ISLAMABAD - Riyadh’s growing love for New Delhi is causing serious concern to Islamabad as the country’s diplomats scrambled to stop the traditional ally from moving away towards the historic rival, The Nation learnt.

The diplomatic tremor came after Saudi Foreign Minister Adel al-Jubeir said his country’s relations with Pakistan did not come at the expense of the Kingdom’s ties with India.

He expressed the hope that Indian Prime Minister Narendra Modi’s first visit to Saudi Arabia early next month would see a “tremendous uplift” in bilateral relations.

Officials at the foreign ministry said the al-Jubeir’s statement was seen as a reaction to Pakistan’s diplomacy on Saudi tension with Iran, Syria and Yemen.

Calling it “a bombshell for most of us”, a senior official said Prime Minister Nawaz Sharif has asked his diplomatic corps to stand up and stop Saudi Arabia from going into the hands of India.

“Pakistan is a historic ally and will remain so,” al-Jubeir said in his statement, adding Saudi Arabia and India have a strategic relationship in all fields. He pointed out that Saudi Arabia had extensive economic relations with India. “We are the largest supplier of oil to India.”

Al-Jubeir said Saudi Arabia had a community of almost 3 million Indians. “They are our doctors, bankers, engineers and teachers. They are by far the most peaceful non-Saudi community and we appreciate all their contributions to Saudi nation and society. They are an important bridge.”

Established in the 1960s, strategic ties between Pakistan and Saudi Arabia have remained largely cordial, except during the erstwhile Pakistan People’s Party led government, which Saudis viewed with suspicion due to the PPP’s secular credentials and close relations with Iran.

Prime Minister Nawaz Sharif – who recently visited Saudi Arabia along with Army Chief Raheel Sharif - enjoys exceptionally close ties with senior members of the Saudi royal family.

When Sharif was toppled in the bloodless 1999 Pakistani coup d’état, Saudi Arabia intervened and then military ruler Pervez Musharraf allowed Nawaz Sharif and his family to travel into exile to the kingdom.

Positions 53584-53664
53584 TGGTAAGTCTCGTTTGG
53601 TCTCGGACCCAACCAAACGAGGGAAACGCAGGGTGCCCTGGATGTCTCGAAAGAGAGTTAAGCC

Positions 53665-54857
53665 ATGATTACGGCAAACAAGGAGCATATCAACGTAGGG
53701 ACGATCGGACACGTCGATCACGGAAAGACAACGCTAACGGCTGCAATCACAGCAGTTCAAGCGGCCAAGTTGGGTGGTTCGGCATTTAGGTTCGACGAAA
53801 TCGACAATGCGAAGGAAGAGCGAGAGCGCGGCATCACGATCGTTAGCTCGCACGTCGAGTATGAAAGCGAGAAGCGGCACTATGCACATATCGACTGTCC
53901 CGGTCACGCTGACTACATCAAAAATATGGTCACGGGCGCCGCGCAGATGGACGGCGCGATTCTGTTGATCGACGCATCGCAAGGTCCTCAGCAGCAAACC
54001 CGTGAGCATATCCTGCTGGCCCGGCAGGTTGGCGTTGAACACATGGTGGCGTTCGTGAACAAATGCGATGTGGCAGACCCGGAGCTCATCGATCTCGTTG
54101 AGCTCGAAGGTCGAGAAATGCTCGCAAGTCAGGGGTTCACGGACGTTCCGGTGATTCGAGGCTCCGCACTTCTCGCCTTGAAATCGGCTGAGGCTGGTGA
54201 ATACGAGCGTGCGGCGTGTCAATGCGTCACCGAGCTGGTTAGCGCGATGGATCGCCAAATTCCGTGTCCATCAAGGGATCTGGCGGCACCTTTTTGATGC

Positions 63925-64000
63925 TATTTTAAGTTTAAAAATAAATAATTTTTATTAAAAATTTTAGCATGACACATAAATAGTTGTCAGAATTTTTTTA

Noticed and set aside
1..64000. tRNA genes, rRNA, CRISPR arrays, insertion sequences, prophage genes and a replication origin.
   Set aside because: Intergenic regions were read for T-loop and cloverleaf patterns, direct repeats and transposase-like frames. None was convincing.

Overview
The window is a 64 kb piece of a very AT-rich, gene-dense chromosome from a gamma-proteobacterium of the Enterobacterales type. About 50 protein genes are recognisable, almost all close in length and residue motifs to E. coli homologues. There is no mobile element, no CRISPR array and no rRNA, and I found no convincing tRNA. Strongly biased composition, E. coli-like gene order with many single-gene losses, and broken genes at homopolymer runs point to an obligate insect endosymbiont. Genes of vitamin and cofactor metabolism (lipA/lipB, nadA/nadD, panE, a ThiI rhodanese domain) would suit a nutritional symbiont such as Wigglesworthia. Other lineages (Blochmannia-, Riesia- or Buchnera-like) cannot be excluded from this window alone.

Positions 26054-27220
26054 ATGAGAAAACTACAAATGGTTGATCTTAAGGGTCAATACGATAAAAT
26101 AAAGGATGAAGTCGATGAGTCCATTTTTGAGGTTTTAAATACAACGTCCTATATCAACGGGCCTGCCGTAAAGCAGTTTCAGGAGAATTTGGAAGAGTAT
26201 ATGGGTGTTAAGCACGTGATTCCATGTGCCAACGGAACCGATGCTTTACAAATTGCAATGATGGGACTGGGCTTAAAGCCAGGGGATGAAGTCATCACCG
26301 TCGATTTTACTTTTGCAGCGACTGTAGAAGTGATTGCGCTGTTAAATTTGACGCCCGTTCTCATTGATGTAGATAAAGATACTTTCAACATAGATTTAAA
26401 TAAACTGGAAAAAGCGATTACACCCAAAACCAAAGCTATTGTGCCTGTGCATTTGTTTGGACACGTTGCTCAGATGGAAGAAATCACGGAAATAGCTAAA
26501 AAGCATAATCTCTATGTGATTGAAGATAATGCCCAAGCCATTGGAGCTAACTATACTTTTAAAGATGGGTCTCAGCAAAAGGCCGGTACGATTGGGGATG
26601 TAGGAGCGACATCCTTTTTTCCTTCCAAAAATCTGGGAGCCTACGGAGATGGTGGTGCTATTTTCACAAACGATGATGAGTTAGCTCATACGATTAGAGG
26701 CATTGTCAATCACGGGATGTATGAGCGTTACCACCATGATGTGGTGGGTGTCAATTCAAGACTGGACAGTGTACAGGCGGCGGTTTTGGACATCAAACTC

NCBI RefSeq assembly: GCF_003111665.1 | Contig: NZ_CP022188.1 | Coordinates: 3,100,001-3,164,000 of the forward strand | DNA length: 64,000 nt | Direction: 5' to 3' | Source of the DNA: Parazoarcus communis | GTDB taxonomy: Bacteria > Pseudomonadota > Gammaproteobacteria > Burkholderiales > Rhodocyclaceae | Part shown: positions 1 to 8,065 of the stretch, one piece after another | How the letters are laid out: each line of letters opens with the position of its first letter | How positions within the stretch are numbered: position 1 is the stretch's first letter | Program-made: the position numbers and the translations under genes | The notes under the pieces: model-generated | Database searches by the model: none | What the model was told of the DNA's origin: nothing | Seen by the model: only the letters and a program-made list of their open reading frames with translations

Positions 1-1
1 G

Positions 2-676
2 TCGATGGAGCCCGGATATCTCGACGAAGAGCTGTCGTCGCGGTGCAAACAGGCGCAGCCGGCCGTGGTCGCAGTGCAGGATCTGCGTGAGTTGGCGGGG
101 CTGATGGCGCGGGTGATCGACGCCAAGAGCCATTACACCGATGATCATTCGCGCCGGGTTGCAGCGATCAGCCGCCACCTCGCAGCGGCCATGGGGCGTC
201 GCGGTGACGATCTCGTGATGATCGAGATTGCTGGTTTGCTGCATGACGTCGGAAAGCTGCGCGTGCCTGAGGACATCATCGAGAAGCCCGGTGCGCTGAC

“This is a bombshell for most of us. Prime Minister Nawaz Sharif has asked his diplomatic corps to stand up and stop Saudi Arabia from going into the hands of India,” a senior official told The Nation.

Mr Sharif, he said, believed Saudi Arabia has every right to have good ties with India but these should not be comparable to Pakistan.

“He wants the Saudi-India ties to remain within limits and has asked his men to work on this while he will also be in contact with the top leaders in Riyadh,” the official added.

Another official said, in the past, the United States too walked away from Pakistan preferring India. “Though the cases are different yet in case Saudi Arabia also follows the US, Pakistan will be diplomatically knocked out,” he remarked.

He said serious diplomatic efforts will be made to control the Saudi-India friendship from going too far. “The recent meetings of the PM and the army chief with the Saudi leadership have been positive and hopefully Adel Al-Jubeir’s statement would not be the policy of the Kingdom,” he added.

After coming to power in 2013, the incumbent PML-N government regained an enthusiasm for diplomatic and strategic ties with Saudi Arabia.

“This is a bombshell for most of us. Prime Minister Nawaz Sharif has asked his diplomatic corps to stand up and stop Saudi Arabia from going into the hands of India,” a senior official told The Nation.

Mr Sharif, he said, believed Saudi Arabia has every right to have good ties with India but these should not be comparable to Pakistan.

“He wants the Saudi-India ties to remain within limits and has asked his men to work on this while he will also be in contact with the top leaders in Riyadh,” the official added.

Another official said, in the past, the United States too walked away from Pakistan preferring India. “Though the cases are different yet in case Saudi Arabia also follows the US, Pakistan will be diplomatically knocked out,” he remarked.